Photo by Alex Pacheco
For many trying to make a living at polo, it can be a grind. Keeping your body at peak performance, pushing your string of horses to the limit of their ability, all while keeping your mind sharp and cool are the enjoyable parts of the profession. Finding a team and tournaments to make a name for oneself; currying favor with patrons on and off the pitch; travel, always travel; and money—nothing works without it—can be a difficult sea to navigate. Especially for a young player trying to advance through the tricky handicap puzzle, where a bump-up in handicap level, though nice, can have you sitting on the wrong side of the sidelines when trying to piece together a team within the 20- or 26-goal parameters. There needs to be a hunger, a dedication to the sport and a passion that fuels it all. The epitome of a player with the drive, skill and attitude to make that eventual 10-goal leap is current five-goaler Tommy Collingwood. Speaking with him, its easy to see why he is considered one of the up-and-coming polo professionals on the circuit—there is a single-mindedness and determination in the way he speaks about the game. This is beyond passion for him; it’s a way of life.
Turning pro at 15, the now 23-year-old is about to embark on his third high-goal polo season at the International Polo Club Palm Beach when he rejoins the Palm Beach Illustrated polo team for the Ylviasaker Cup, beginning on January 28, followed by the Iglehart Memorial tournament, running through March 7. Collingwood will once again play side-by-side with team captain, three-goal handicap and FAU freshman Jared Zenni; close childhood friend Facundo Obregon, a six-handicap and team PBI’s leading scorer last year; and six-goaler Michel Dorignac, who is filling the shoes of Magoo Laprida, last year’s top handicap on the team.
Collingwood made the most of his time on team PBI in 2014, making the jump from four goals to five after a stellar year at the No. 4, back position (he will be taking the No. 1 position this year). His stout defense helped make PBI, the youngest team at IPC, a contender in every 20-goal tournament they joined. But with polo, you can’t rest on your laurels.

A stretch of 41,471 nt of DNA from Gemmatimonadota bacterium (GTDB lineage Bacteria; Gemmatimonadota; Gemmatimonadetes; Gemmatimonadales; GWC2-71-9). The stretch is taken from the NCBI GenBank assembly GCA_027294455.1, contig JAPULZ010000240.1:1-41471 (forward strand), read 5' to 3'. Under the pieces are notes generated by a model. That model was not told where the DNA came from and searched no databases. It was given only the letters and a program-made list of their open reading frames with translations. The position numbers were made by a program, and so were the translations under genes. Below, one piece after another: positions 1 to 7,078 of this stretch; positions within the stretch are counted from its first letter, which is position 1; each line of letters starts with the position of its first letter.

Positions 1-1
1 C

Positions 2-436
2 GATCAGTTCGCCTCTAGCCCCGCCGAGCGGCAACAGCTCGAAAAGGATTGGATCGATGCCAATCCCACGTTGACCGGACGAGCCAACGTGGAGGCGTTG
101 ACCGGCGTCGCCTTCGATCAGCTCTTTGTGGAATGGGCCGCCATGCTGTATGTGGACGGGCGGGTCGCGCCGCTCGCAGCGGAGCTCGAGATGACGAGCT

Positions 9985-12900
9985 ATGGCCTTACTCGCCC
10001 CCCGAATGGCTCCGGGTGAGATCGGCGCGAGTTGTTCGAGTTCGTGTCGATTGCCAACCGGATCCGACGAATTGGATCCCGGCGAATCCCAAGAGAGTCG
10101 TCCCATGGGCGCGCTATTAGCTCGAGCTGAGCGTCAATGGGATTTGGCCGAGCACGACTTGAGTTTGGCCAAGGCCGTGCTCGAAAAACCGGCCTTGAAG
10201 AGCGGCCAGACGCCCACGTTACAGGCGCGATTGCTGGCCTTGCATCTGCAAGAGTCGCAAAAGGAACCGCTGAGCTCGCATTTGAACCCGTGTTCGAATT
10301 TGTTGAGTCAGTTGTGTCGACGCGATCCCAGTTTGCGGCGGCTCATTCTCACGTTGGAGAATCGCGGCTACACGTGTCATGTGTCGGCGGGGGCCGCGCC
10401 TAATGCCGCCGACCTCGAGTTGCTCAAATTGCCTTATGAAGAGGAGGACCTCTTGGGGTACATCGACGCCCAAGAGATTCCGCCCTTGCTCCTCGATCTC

Tommy Collingwood defending against Lucas Criado of Orchard Hill in the Joe Barry Memorial.
Photo by Abigail Duffy
“Polo moves around throughout the year,” said Collingwood, talking on the migratory nature of the game. “You have to go to where the polo is; if you don’t, you can’t be at their [the top players] level.”
Following his time with PBI, Collingwood played 12- and 16-goal tournaments at Grand Champions Polo Club, also in Wellington, winning the inaugural Santa Rita Abierto 16-Goal Tournament with Goose Creek, and the $50,000 National 12-Goal Tournament with Palm Beach Equine. “That was a good month,” Collingwood mused.
After that, it was off to Ocala for 12-goal in April before heading west to Santa Barbara for summer high-goal polo, playing with the 20-goal Lucchese Polo Team. “That was an amazing experience,” Collingwood remembered with enthusiasm. “I played with some amazing players. It’s the highest competitive level of polo you can play in the summer in the U.S., and I was fortunate enough to be given the opportunity to do that.”